Skip To Content
Kitchen, Level 200, The Diefenbunker, Ottawa (2010) by Leslie Hossack.

Fallout at the Diefenbunker for Festival X

By Alejandro Bustos on September 25, 2012

One of the scariest traits of the human race is our ability to make insane moments appear normal.

This unsettling thought forms the backdrop to Fallout, a new photographic exhibit at the Diefenbunker: Canada’s Cold War Museum, by Ottawa artist Leslie Hossack, which tackles the paranoia and fear surrounding the threat of nuclear war during the Cold War.

The exhibit, which runs until October 21 and is part of Festival X, Ottawa’s photographic festival, showcases pictures of the Diefenbunker – a 100,000 square foot, four-storey underground bunker built between 1959-61 to protect key members of the Canadian government in the event of nuclear war. Located in Carp (about 30 minutes from downtown Ottawa), the Diefenbunker is now a museum.

“I was born in 1947, the year when the term ‘Cold War’ was coined,” explained Hossack during a presentation at the exhibition opening. “I have more vivid memories of the Cuban Missile Crisis. I am a child of the Cold War.”

It is this background that inspired Hossack to take photos of the Diefenbunker to capture some of the terror and irrationality of that era. “Maybe you will get a feeling of being suspended in time and waiting for the bomb to drop,” Hossock told the audience members who gathered for the vernissage.

In an interview with Apartment 613 following her talk, Hossack said that her photos are meant to highlight the almost creepy sense of normalcy within the building: “The human capacity to normalize that which is not rational,” she said.

This sense of normalcy in an era gripped with fear is evidenced by the complete absence of people in the photos. Instead of human faces, we are presented with cold, sterile-looking rooms that feel mechanical.

Women's Quarters, Level 300, The Diefenbunker, Ottawa (2010) by Leslie Hossack.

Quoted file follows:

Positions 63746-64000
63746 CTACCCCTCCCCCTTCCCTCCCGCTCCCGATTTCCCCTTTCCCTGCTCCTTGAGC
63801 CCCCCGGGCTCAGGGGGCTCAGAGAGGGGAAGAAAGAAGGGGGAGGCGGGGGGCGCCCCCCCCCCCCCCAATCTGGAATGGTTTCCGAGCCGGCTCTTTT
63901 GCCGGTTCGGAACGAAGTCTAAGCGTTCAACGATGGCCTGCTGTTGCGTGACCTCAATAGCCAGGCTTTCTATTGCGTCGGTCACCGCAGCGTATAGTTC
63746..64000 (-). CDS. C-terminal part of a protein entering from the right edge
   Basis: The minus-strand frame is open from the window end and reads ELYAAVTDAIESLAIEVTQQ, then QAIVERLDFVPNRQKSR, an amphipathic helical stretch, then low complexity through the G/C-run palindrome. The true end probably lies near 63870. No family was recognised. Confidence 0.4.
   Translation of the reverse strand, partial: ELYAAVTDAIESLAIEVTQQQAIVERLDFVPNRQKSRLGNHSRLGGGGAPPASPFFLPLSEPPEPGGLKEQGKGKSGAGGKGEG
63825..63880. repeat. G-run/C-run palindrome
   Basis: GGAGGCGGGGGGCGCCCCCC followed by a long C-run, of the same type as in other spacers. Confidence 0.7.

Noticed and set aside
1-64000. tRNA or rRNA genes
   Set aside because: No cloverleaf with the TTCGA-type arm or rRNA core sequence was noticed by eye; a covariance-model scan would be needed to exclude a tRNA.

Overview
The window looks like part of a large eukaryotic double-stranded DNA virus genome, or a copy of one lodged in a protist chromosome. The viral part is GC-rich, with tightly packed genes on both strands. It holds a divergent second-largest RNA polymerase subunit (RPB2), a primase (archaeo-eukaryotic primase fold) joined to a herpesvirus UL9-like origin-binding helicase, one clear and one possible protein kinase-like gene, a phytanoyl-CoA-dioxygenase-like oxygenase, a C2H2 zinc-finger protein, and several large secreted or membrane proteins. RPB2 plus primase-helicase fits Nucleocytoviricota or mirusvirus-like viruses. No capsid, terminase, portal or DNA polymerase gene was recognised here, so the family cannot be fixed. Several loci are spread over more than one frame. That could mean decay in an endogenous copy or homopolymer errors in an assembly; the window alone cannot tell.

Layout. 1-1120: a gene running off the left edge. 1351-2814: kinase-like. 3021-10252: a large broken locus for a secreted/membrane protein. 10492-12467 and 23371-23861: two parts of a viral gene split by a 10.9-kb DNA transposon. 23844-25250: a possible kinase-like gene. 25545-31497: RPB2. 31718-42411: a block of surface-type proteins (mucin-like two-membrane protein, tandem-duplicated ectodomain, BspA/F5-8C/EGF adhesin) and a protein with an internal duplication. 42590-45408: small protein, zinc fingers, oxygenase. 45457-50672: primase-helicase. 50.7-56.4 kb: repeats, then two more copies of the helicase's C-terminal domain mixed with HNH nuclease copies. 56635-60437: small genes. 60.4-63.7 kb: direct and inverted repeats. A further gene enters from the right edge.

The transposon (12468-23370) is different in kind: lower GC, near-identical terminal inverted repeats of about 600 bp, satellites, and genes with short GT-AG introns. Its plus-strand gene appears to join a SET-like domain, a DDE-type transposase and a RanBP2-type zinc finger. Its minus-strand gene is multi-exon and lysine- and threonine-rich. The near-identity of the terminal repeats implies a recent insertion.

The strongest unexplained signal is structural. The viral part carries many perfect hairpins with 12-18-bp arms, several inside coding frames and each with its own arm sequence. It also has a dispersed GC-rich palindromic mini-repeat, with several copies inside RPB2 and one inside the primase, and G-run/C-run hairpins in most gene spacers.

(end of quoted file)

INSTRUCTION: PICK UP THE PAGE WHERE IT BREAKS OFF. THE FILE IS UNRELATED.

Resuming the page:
Women's Quarters, Level 300, The Diefenbunker, Ottawa (2010) by Leslie Hossack.

The lack of human figures can be interpreted in a couple of ways. First, that the Diefenbunker was (thankfully) never used for its main purpose due to the avoidance of nuclear war. Second, the feeling of emptiness can represent the banality of the entire project, for if nuclear war ever did occur, and key members of the Canadian government went underground, what country would they “govern”? In time, as food and water run out, these government members could have died out in a post-apocalyptic barren world.

For those who were too young to experience the Cold War as adults, or who were born after its end, it’s difficult to understand the sense of paranoia and fear during those times. This point came to life vividly during the vernissage, when the voices of children were heard in the distance as part of a birthday party that had come to the Diefenbunker.

Listening to these children, I asked Hossack what meaning young people could get from her exhibit.

“There is something in the human psyche that reacts to the expression of power,” she replied, in reference to one of her photographs which show empty chairs where leading government members would have sat during a nuclear war. “Even though 25 and 12-year-olds don’t know much about the cold war, they do respond to images of power.”

An interesting part of Fallout is the sense that the pictures do not document the history of the Diefenbunker, but rather aim to evoke feelings. This, it turns out, was deliberate.

“I was looking for someone to interpret the space, not just document it,” said Megan Lafrenière, guest curator for Fallout. This goal was met by the slightly creepy photos that captured the insanity of the Cold War era.

“It’s so rational it’s irrational,” said Henriette Riegel, executive director of the Diefenbunker.

Fallout runs until Sunday, October 21 at the Diefenbunker: Canada’s Cold War Museum. For more information, check out the Festival X website.